- All Best Essays, Term Papers and Book Report

To What Extent Has the Theater of Ancient Greece Changed the Acts of Modern Day Theater?

Essay by   •  June 6, 2011  •  Essay  •  889 Words (4 Pages)  •  2,943 Views

Essay Preview: To What Extent Has the Theater of Ancient Greece Changed the Acts of Modern Day Theater?

Report this essay
Page 1 of 4

To what extent has the theater of ancient Greece (ancient Greek drama) changed the acts of modern day theater?

Tragedy can be defined as terrible, dreadful, or horrific. It is all of these awful terms and more. Drama is most collaborated with tragedy because they both deliver a rollercoaster of emotions; from hope for the next day to fear of the next move. The most famous signs of drama and tragedy are the traditional Comedy tragedy masks. They are seen everywhere but what do they symbolize? Who created them? It actually breaks down to the origins of Ancient Greece or ancient Greek drama which is a theatrical culture. The masks were used to honor the god Dionysus and were featured as part of a festival called the Dionysia. The development of Greek tragedy was made in Athens. Athenian drama consisted of tragedy, comedy and satyr plays. Athenians took pride in theater and dramatic performances were important to them. Apparently, they orchestrated tragedy competitions and festivals to foster loyalty amongst the tribes of Attica. They created the mask in order to show dramatic expressions from afar since most of the theatrical performances were done in a big theater.

These iconic conventions of Ancient Greek theatre have also been created to depict the two foundational elements of Greek theatre (tragedy and comedy). The masks then were made of organic materials like stiffened linen, leather, wood, or cork. They were not only used for the actors but for the chorus as well. They all whore the same mask due to the fact that they were to be representing one character. The chorus was used in order to help the audience understand what the characters were thinking. The masks created a since of unity while representing different roles.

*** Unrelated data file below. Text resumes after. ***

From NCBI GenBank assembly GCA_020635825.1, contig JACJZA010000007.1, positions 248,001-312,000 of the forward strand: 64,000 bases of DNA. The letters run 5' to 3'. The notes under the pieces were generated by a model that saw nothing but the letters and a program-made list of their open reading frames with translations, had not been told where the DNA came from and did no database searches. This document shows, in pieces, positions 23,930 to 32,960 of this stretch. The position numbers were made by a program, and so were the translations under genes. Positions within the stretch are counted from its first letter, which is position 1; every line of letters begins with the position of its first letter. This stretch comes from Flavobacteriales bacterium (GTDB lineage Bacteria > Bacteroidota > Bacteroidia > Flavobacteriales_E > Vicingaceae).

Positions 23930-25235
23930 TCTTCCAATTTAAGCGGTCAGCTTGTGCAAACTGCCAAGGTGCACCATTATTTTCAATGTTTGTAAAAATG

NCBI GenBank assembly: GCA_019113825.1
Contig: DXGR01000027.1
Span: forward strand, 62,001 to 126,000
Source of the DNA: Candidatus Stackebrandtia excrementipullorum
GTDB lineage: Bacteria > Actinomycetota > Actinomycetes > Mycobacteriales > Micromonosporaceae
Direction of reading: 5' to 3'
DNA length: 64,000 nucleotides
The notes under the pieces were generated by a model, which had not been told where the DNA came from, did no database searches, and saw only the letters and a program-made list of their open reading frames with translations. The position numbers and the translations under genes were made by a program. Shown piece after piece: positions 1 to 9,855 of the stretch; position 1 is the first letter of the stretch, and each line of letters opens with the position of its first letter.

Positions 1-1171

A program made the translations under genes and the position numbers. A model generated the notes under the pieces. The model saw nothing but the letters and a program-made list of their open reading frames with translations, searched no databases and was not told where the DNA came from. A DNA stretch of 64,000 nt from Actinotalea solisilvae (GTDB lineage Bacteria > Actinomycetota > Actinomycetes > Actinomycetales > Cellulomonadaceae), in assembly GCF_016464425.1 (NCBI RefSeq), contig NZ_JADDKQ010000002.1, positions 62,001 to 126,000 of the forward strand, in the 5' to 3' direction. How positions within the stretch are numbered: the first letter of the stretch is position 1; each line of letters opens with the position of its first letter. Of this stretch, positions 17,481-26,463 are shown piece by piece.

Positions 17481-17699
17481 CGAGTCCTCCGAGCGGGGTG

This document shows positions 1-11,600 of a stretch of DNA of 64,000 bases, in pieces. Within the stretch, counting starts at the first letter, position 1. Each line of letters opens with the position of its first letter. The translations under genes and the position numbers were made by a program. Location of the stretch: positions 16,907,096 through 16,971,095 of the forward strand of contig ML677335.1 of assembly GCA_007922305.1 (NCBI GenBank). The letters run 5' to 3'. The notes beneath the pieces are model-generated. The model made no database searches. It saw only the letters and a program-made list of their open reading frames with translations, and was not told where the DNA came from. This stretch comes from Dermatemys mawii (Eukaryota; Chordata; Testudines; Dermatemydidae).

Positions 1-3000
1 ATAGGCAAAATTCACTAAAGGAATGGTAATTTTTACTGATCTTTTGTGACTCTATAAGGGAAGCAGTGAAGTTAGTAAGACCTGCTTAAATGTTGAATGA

During the time of Ancient Greek theatre, the mask detail was much more detailed than those of today. The masks were helmet like, covering the actor's entire face and head. They also had big holes for the eyes and a small aperture for the mouth space. The masks also included integrated wigs either made of human hair or animal hair. Today mask are created out of plastic and can be made with a variety of features. The advantages of using masks were that an actor could portray more than one character without the audience being able to identify the actor to one specific character.

The credit for the establishment of tragedy, comedy and satyr plays is owed to Aeschylus, Sophocles, Euripides and Aristophanes. Aeschylus was known as the Father of Tragedy. Only seven of ninety plays have survived into modern times. Sophocles has written about 123 plays but only seven of them have survived modern times as well. He was most famous for his tragedies Oedipus and Antigone which are known as Theban plays. Euripides was the last of the three great tragedians (the first two being Aeschylus and Sophocles). About eighteen of his plays have survived modern times. Aristophanes,



Download as:   txt (5.2 Kb)   pdf (75.5 Kb)   docx (9.8 Kb)  
Continue for 3 more pages »
Only available on